The Railing

16 weeks have passed.

The days come, and they go.

The hours are filled with the monotony of routine, and the tasks that seem to work their way into every open time slot.

There is so much activity that requires nearly no thought. Then, there’s the stuff that gets done while going through the motions. Maybe while thinking about what’s next on the list.

But then, in the midst of the mundane, you step up from the brick walkway, onto the steps leading to the door you’ve passed through thousands of times before. And right then, right there, as you reach for the railing that hasn’t been there all that long, symmetry, it all comes together. Like an invisible wall slammed right in front of you, you stop in your tracks.

See, it’s been 16 weeks. Dad went home to be with the Lord. Before he went he slowly lost abilities that we take for granted while running around with our heads cut off. The railing was added so Dad could better help himself up and down the steps leading to and from the entry way. He would reach for the railing to steady himself. He needed it. He counted on it. He was happy to reach it at the end of the walkway. It was a help to him. Yet, it wasn’t there for very long.

Collage on the fridge at home. (C) 1inawesomewonder.

 Photo of the collage on the fridge at home. (C) 1inawesomewonder. (Photo edited in Sketch mode on my phone)

Now, Dad is gone. The railing it still does its’ job, and I reached for it just today. But I would rather have reached for Dad. Reached for his arm, to steady him. To let him know that he was alright.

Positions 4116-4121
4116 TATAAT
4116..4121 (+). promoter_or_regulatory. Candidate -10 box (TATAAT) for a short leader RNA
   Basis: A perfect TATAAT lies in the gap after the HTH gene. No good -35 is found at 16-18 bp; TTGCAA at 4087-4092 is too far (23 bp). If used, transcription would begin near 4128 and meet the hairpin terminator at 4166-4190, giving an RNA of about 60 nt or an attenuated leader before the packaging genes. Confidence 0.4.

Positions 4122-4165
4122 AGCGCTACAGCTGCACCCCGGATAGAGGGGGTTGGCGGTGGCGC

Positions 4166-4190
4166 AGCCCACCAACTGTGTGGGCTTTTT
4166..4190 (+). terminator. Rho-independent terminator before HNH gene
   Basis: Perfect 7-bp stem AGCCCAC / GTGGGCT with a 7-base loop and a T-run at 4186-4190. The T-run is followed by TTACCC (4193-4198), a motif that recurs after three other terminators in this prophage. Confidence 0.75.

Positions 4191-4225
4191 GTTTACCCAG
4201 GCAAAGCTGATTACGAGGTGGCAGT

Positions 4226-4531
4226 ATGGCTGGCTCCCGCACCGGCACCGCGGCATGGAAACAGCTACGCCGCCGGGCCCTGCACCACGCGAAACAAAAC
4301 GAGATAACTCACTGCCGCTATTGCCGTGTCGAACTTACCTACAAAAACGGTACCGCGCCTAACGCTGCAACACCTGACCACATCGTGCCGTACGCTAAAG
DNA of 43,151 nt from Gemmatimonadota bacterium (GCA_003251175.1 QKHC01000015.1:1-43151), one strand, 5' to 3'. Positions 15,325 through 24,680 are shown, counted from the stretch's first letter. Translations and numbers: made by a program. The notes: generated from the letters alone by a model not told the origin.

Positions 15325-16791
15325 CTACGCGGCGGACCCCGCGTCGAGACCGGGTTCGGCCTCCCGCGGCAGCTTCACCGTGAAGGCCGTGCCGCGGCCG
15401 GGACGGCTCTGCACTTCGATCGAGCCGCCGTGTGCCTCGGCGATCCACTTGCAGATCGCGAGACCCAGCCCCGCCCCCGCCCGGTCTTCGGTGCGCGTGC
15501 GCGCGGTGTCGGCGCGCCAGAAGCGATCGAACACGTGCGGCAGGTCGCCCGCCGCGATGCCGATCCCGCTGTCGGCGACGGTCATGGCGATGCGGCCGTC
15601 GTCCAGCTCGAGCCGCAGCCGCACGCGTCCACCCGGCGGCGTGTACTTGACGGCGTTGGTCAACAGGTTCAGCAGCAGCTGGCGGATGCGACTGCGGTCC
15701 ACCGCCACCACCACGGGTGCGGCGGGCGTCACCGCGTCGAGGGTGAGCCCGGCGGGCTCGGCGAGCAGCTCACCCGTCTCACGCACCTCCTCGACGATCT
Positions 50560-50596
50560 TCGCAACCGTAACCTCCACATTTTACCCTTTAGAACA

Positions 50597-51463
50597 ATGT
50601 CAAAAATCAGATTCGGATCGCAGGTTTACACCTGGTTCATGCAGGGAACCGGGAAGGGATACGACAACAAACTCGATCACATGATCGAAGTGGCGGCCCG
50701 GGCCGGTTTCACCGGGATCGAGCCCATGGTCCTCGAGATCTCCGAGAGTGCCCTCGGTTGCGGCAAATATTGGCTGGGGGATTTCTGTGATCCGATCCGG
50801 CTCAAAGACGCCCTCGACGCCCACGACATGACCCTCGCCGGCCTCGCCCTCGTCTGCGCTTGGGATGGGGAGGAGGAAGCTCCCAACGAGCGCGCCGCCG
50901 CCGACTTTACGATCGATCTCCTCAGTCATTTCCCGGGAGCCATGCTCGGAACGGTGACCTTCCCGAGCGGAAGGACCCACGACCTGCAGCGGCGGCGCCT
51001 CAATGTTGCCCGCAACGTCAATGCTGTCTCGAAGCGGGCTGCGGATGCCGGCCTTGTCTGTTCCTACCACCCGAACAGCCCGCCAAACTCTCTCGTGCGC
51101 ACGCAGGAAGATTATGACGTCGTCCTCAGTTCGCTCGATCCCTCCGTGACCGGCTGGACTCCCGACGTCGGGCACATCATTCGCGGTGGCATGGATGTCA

I walked those steps with Dad many times. I held his arm steady many more times. I prepped the railing to better deflect the sun’s heat as to keep it comfortable to the touch. Today, I reached for that railing, and everything stopped. I was snapped out of the whirlwind of chaotic life, and directly into a trance. I froze, looking at this railing on the side of the house. My eyes teared up thinking that Dad would never again walk these steps. The railing will help others, but Dad won’t rely on it again.

I stood there thinking about my Dad. Dad’s birthday was last week. He would have been 75. 75, that’s it. God knew it was time to bring him home. I can’t argue with that. I just get to stand alone, frozen in emotion, holding on to a railing that represents so much more to me.

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